Beitbridge border post upgrade improves efficiency

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Beitbridge (New Ziana) – LONG queues of both vehicular and human traffic are now outdated as the remodelled Beitbridge Border Post can process up to 1 000 freight trucks and 200 buses a day, following its multi-million-dollar upgrade, a Cabinet Minister said on Wednesday.

The US$300 million modernisation project, whose ground-breaking was presided over by President Emmerson Mnangagwa in 2018 is one of the flagship infrastructure rehabilitation projects implemented by the Second Republic.

The project involved the building of new and separate freight, buses and private vehicle terminals, the installation of latest cargo scanning equipment and feeder roads.

Speaking at the commissioning of some of the completed works at the border post by President Mnangagwa, Transport and Infrastructural Development Minister, Felix Mhona, said the fruition of the project marked a significant milestone in the life of the Second Republic.

“After its approval in December 2018, this was one of the inaugural projects to be implemented by the Second Republic,” he said.

“As a result of this upgrade, the border’s handling capacity per day now stands at 1 000 trucks of freight, 15 000 persons travelling on light vehicles and as pedestrians and 200 buses for passenger traffic.”

Mhona said the modernisation of infrastructure at the border post had also spurred developments in the broader area in the town.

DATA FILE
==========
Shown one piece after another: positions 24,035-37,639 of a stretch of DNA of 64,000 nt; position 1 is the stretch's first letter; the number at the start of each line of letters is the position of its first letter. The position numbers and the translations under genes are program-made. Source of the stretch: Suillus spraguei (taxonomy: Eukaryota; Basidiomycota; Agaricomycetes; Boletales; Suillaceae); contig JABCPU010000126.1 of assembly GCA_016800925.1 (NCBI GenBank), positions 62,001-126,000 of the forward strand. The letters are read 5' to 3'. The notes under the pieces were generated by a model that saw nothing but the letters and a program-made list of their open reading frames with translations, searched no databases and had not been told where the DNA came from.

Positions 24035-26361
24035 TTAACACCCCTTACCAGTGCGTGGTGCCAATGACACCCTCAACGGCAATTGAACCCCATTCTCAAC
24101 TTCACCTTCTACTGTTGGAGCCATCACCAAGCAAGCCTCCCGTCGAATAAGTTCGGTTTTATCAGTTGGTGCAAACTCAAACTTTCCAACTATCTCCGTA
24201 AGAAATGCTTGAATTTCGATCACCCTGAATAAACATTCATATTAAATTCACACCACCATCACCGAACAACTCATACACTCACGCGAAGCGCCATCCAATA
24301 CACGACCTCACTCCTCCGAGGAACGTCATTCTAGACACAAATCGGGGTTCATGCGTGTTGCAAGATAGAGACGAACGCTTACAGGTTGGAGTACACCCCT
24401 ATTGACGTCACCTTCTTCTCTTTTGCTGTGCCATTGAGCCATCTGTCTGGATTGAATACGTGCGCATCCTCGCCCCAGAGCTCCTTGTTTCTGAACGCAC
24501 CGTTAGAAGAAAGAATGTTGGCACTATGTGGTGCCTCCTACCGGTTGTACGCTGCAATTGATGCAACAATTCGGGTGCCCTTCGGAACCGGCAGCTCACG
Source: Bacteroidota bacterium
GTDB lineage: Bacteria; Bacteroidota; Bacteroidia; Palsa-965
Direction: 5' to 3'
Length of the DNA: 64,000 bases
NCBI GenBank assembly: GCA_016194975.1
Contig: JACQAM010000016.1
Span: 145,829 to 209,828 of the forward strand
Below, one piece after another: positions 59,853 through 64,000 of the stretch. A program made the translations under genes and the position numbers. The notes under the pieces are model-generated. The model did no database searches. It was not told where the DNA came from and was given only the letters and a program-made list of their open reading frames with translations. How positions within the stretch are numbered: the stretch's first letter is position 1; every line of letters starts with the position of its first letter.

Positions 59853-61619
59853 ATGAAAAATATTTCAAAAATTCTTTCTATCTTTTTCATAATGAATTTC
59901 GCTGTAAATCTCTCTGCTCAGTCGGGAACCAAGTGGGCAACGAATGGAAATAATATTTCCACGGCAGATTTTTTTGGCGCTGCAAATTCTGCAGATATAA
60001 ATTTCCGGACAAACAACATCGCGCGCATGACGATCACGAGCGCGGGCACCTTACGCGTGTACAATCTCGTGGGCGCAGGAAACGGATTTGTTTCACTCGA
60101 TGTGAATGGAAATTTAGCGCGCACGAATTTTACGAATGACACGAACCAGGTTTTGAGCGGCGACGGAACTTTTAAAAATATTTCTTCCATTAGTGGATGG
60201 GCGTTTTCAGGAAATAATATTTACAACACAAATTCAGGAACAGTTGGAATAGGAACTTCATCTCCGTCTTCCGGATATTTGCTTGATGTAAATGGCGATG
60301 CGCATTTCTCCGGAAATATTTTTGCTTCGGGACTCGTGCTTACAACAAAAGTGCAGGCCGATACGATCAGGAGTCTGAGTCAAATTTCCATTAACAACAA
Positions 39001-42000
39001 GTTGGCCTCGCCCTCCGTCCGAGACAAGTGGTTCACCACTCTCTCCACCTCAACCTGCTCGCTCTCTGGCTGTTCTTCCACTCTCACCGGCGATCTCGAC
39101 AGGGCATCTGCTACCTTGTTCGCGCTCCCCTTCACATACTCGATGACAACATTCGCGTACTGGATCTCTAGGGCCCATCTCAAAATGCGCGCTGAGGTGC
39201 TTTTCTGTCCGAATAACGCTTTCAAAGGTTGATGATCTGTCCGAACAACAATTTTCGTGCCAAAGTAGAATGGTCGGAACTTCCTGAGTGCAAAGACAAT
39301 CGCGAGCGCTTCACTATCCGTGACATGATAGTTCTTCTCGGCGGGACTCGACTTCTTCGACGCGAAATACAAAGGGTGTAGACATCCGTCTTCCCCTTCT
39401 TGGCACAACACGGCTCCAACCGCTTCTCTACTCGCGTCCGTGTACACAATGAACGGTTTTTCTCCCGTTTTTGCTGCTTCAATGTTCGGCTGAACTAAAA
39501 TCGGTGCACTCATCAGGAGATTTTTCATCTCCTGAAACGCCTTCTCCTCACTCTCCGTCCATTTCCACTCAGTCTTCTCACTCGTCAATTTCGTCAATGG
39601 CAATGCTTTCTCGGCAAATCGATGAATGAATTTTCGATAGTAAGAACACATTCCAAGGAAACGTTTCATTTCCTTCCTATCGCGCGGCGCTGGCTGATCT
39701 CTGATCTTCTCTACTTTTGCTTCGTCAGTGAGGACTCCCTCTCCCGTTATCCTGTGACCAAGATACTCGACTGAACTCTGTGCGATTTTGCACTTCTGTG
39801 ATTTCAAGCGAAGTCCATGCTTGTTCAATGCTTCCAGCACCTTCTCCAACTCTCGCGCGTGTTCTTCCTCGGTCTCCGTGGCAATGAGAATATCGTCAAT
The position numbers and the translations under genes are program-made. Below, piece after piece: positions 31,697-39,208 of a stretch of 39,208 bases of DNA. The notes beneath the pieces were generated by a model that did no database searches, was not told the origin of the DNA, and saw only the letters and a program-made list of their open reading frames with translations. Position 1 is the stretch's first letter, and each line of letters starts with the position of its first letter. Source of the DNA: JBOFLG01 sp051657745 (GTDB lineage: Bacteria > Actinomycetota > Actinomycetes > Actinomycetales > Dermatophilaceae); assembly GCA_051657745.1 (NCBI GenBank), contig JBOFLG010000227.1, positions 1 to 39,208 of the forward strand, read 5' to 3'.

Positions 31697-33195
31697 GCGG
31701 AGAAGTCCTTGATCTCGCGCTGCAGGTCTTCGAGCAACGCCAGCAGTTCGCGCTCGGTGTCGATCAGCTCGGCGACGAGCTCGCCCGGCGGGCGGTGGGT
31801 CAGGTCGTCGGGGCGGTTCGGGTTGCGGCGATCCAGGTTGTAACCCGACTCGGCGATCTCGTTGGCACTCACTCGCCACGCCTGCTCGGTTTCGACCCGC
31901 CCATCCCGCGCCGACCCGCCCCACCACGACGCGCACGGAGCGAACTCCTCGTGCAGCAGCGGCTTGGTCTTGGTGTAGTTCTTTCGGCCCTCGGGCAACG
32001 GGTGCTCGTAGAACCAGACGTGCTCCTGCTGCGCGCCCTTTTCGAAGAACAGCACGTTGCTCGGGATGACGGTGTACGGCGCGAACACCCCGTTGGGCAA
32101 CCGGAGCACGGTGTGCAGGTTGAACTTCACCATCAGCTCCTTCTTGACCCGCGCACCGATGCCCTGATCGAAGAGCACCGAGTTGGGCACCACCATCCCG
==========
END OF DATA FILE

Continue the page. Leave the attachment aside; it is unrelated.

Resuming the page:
“As you have witnessed from your aerial appreciation of the Beitbridge Border, the hectic town now resembles a construction zone. I am sure you have been dazzled and mesmerised by heavy machinery, excited teams on sites with their hard hats and reflector vests on, with only one goal of getting the work done.

“Works are not confined to the border post alone but transformation within the Beitbridge Town has spread tentacles to include housing, water reticulation and roads construction. The Ministry has also seen it fit to upgrade and dualise the 5 km of road from the border to the intersection of Masvingo and Bulawayo roads to complement the new border infrastructure,” he explained.

The border post, he said, was on a strategic location of the North – South corridor, and was the busiest regional transit link in Southern and Eastern Africa, connecting South Africa and Zimbabwe, Botswana, Zambia, the Democratic Republic of the Congo, Malawi and Tanzania.

The upgrading of the border post was in line with National Development Strategy 1 targets of maintaining and repairing existing infrastructure and equipment, completing on-going and stalled projects, attracting FDI in infrastructure, up-scaling private sector investment in the provision of public infrastructure and designing and implementing climate proof and resilient infrastructure.

“Indeed, the behemoth project you are commissioning today is an embodiment of the NDS 1 strategies.”

The modernisation project is being implemented through a public-private partnership with ZimBorders consortium.

Other facilities still under construction include 220 housing units for government workers, a new fire station, an 11.4 megalitre water reservoir, and an agriculture and animal quarantine facility.
New Ziana

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